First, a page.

Over the years, the number of diagnoses of ADHD have skyrocketed, not only in children, but adults, as well. But recent research shows that some of these individuals suffering from ADHD could actually just be suffering from a disordered body clock. Dr. Vatsal Thakkar, Clinical Assistant Professor of Psychiatry at New York University School of Medicine and CEO of Reimbursify, explains that any disruption of sleep can lead to cognitive problems, mood and anxiety issues, and a number of physical health complications, too. If this lack of sleep is persistent for years, one could develop ADHD-like symptoms.
So, what causes this inability to sleep? Dr. Sandra Kooij, Associate Professor of Psychiatry at Free University Amsterdam Medical Center, states that it is often an issue with the biological clock. The body relies on light and brightness to know when to wake up, and darkness to know when to sleep, but if this system is off, an individual is not capable of sleeping until later than normal.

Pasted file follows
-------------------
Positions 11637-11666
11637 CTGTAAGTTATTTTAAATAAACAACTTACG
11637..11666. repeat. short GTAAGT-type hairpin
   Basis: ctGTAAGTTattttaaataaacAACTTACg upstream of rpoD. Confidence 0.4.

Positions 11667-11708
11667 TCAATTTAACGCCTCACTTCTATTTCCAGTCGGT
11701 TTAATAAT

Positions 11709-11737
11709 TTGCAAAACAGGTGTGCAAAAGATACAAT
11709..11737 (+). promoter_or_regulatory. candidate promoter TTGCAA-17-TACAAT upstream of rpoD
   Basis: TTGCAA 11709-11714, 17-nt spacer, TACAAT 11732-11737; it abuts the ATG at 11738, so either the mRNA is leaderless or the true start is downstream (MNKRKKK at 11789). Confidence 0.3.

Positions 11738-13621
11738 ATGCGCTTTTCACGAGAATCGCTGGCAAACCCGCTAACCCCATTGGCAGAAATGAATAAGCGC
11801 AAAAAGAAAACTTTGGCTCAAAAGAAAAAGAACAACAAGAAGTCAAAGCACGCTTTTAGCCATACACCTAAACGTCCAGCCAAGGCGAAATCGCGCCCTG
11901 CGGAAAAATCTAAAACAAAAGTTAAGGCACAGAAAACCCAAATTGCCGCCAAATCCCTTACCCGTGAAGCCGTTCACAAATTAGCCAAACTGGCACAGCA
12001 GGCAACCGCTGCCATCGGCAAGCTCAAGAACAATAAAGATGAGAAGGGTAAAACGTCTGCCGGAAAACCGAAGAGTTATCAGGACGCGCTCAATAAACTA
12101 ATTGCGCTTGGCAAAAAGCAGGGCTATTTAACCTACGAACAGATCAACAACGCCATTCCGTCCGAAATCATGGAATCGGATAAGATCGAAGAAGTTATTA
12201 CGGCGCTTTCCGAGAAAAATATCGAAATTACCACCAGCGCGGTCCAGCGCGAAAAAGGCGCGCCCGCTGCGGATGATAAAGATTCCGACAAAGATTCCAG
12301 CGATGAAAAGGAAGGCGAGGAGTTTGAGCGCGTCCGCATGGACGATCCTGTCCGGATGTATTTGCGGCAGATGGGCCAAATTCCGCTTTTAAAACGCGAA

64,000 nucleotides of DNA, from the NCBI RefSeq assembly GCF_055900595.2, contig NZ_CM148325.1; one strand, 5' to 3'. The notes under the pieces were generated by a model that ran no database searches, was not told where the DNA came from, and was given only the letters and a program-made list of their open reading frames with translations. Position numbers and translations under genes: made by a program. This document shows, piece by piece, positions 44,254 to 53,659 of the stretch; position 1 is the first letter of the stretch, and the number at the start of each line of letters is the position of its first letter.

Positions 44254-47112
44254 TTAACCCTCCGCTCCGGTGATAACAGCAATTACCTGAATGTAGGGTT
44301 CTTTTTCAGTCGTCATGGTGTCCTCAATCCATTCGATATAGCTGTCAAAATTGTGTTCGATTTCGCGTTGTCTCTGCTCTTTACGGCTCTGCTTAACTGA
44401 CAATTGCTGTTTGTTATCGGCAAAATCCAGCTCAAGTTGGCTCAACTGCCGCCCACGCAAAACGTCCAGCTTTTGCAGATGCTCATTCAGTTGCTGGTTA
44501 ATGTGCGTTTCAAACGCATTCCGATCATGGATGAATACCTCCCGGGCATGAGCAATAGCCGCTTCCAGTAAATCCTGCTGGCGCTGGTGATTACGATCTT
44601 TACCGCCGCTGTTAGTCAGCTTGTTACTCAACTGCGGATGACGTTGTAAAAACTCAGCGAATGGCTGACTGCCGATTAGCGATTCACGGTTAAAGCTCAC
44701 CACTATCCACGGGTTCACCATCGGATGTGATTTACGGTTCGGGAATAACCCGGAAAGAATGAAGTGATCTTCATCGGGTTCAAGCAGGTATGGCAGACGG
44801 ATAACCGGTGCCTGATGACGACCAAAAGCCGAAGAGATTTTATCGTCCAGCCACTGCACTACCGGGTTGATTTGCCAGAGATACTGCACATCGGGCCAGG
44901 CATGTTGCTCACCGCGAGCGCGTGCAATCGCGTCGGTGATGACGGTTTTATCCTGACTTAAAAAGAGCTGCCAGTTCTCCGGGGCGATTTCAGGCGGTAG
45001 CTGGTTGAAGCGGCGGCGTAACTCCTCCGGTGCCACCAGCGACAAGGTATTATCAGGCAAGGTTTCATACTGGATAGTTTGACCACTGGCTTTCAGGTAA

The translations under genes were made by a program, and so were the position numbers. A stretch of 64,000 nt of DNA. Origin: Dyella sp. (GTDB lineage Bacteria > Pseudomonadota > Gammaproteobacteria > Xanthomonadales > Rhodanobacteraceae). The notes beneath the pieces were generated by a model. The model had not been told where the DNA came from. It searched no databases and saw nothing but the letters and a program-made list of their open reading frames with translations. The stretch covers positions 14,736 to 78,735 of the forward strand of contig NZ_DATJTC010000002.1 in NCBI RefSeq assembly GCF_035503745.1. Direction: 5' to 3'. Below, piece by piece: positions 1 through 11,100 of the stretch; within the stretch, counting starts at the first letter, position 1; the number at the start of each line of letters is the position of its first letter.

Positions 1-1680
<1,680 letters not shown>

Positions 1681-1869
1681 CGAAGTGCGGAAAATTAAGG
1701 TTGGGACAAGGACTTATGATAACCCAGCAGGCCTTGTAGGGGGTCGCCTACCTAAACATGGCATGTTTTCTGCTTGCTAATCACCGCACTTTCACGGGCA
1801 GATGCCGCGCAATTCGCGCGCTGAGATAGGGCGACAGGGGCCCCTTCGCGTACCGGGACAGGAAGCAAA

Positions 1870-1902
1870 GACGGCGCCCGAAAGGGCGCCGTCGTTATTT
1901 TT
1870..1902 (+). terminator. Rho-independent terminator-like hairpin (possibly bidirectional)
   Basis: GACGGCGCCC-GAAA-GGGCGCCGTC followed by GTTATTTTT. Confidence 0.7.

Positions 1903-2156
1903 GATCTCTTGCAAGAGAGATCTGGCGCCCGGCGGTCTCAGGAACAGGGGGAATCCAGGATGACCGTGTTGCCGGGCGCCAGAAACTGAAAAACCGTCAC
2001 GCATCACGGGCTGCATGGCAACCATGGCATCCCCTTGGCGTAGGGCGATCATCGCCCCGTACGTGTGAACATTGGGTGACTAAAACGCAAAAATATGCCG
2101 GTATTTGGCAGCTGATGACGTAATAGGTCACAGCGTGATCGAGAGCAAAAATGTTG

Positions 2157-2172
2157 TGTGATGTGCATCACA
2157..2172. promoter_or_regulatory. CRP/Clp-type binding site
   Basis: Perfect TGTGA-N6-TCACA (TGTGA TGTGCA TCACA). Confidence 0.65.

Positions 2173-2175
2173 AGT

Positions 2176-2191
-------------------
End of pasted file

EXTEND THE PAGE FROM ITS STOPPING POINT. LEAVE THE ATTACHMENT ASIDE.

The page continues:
Most people enjoy to sleep because it helps them to focus better throughout the day, but falling asleep can be a daunting task for those with sleeping disorders. Dr. Kooij explains a few simple tasks that could help get the biological clock back on track and reduce the impact of ADHD in a variety of people.
- Dr. Vatsal Thakkar, Clinical Assistant Professor of Psychiatry at New York University School of Medicine and CEO of Reimbursify
- Dr. Sandra Kooij, Associate Professor of Psychiatry at Free University Amsterdam Medical Center
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